An adventurer seeking to get a comprehensive experience of this park will have a variety of Top-rated lodges and tented camps to choose from, depending on their preference and budget.


Africa’s Second highest Mountain after Mt. Kilimanjaro is Mount Kenya, standing tall at 5,199 metres. At first, it had the Swahili name Kirinyaga, meaning ‘Mountain of Whiteness’. Kenya, the country, is named after its most famous mountain.

Mt. Kenya has rugged glacier-clad peaks (Batian, Nelion and Point Lenana) that provide the perfect backdrop. Visitors can enjoy mountain climbing, camping and caving. The Mount Kenya Trek, with its different trekking routes, is known to be an enjoyable hike but a challenging one, thus needing proper preparation.


Maasai Mara

The world’s famous Masai Mara is home to The Great Wildebeest Migration, a truly-amazing phenomenon. It is considered the 8th Wonder of The World. Tourists rush to book their trip to Kenya to see this every year between July and October. The scene is one to behold as wildebeests, and zebras, try to cross the crocodile-infested waters of the Mara River as they look for fresh pasture to graze in.

The Maasai Mara is also home to vast numbers of Big Cats and other wildlife. Most importantly, you cannot miss spotting the Big Five – leopard, lion, elephant, rhino and buffalo. And as you view them, you will be greeted by the ever welcoming brave Maasai people (one of the last True Tribes left in Kenya, with all their cultural practices left intact). Known to live near game parks, they are accustomed to the wildlife settings, thus making them the best guides for safari experiences.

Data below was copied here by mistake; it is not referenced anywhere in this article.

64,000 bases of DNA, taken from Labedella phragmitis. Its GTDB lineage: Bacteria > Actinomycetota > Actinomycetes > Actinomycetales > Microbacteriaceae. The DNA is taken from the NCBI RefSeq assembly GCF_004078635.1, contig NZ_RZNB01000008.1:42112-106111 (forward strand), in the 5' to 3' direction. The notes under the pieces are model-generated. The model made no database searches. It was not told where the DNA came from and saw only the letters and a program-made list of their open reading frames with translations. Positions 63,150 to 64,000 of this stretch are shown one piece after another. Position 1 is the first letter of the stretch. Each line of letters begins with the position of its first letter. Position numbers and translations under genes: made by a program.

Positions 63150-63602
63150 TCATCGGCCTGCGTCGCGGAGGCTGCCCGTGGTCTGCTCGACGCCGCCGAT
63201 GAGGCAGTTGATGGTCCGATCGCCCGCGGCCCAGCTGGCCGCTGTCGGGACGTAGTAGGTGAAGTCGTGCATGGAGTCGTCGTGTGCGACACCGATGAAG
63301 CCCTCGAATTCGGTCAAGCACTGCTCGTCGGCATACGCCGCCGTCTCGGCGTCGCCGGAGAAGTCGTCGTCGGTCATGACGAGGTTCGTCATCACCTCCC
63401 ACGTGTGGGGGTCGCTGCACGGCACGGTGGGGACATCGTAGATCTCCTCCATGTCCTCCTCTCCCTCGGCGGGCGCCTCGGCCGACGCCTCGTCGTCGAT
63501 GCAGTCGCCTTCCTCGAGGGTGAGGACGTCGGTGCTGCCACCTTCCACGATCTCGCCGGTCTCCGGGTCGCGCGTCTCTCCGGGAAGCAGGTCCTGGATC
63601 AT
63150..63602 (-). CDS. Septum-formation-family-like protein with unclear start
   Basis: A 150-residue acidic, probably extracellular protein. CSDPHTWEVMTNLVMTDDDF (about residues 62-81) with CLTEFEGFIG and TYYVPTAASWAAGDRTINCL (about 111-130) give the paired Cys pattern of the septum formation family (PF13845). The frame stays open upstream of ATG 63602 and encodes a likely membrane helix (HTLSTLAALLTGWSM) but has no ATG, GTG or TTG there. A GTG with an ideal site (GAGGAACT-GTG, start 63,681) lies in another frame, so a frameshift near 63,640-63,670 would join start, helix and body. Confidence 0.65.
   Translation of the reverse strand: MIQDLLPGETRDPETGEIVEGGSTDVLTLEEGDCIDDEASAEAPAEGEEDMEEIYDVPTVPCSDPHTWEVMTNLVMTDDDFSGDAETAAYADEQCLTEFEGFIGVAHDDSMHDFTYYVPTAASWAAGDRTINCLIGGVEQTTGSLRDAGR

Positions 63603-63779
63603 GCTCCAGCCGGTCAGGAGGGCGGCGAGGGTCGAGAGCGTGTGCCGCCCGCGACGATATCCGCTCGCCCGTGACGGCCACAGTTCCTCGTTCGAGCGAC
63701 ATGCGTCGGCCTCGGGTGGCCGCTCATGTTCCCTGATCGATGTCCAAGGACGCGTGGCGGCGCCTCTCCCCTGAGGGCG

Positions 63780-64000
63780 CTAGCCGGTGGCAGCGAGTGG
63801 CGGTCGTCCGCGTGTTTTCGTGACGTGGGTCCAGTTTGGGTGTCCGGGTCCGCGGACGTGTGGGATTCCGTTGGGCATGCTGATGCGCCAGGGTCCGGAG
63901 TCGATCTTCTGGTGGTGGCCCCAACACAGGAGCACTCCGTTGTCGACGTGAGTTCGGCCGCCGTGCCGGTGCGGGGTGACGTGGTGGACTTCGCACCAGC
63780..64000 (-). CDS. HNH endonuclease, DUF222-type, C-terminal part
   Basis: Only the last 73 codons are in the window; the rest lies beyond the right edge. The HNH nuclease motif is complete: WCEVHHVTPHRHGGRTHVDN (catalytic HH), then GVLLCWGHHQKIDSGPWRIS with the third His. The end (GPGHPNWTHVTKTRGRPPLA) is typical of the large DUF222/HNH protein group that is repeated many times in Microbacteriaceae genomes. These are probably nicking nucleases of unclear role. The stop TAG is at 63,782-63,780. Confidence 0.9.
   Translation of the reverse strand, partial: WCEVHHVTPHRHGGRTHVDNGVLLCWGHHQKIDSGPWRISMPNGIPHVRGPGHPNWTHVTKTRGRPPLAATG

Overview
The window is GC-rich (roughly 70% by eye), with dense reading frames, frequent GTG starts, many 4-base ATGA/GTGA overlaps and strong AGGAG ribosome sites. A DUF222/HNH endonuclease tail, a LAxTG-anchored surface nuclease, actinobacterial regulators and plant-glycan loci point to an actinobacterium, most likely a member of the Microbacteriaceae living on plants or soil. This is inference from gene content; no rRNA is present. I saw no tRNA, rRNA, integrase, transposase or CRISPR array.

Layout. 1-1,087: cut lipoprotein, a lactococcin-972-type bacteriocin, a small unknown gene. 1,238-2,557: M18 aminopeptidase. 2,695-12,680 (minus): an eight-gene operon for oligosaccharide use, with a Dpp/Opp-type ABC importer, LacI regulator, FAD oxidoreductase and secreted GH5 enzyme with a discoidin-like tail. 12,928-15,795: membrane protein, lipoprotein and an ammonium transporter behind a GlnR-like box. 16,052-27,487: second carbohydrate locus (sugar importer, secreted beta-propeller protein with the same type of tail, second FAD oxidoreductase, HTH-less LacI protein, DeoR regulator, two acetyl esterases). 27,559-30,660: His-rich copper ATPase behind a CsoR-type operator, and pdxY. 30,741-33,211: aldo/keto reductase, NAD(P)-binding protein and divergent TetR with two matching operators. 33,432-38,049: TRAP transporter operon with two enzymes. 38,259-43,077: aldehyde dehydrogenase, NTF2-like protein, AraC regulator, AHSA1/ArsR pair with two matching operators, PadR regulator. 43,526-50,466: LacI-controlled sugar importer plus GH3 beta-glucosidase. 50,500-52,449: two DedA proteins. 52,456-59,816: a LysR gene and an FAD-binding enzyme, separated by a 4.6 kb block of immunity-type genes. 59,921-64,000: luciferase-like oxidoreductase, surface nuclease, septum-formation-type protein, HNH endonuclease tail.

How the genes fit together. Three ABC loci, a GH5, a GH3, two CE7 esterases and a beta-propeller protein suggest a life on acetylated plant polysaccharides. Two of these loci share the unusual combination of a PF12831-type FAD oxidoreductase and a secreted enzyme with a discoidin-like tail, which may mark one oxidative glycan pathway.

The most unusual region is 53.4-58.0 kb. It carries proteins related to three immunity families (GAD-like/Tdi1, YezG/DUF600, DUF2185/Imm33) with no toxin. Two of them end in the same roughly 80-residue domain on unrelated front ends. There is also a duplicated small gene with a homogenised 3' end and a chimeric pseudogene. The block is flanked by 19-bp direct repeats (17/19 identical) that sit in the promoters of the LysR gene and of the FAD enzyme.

Maasai Mara has been made famous by the many National Geographic documentaries about the wildlife in its natural reserve. Due to its vast land, which includes 14 conservancies, the list of Top-rated lodges and tented camps is endless, a list that you can check out from reviews written by past travellers.


Chalbi Desert

Chalbi Desert, Kenya.

It is a small desert found in Northern Kenya near the border of Ethiopia. 500km from Nairobi, a tour to the Chalbi Desert on its brand new road, is the perfect road tour. On arrival, you can enjoy certain activities: a desert safari, a camel tour, or a culture tour. The Chalbi Desert is also home to some of the last Kenyan Nomadic tribes: the Samburu, Garba, Elmolo, Marakwet and Turkana tribes.

Some other Destinations around this area include Loiyangalani, Suguta Valley, and Mount Ng’iro.

Lake Turkana

Lake Turkana

A truly-underrated yet spectacular destination, Lake Turkana has suffered from the lack of infrastructure in the hospitality industry. It also suffers from insecurity issues arising from the different communities residing in the area.

The Government is, however, undertaking massive road development. With the Great North Road almost complete, this makes one of the best road trips transversing 748 km.

Before you go, check out this related Topic:

Top 5 Kenyan Man-Made Landmarks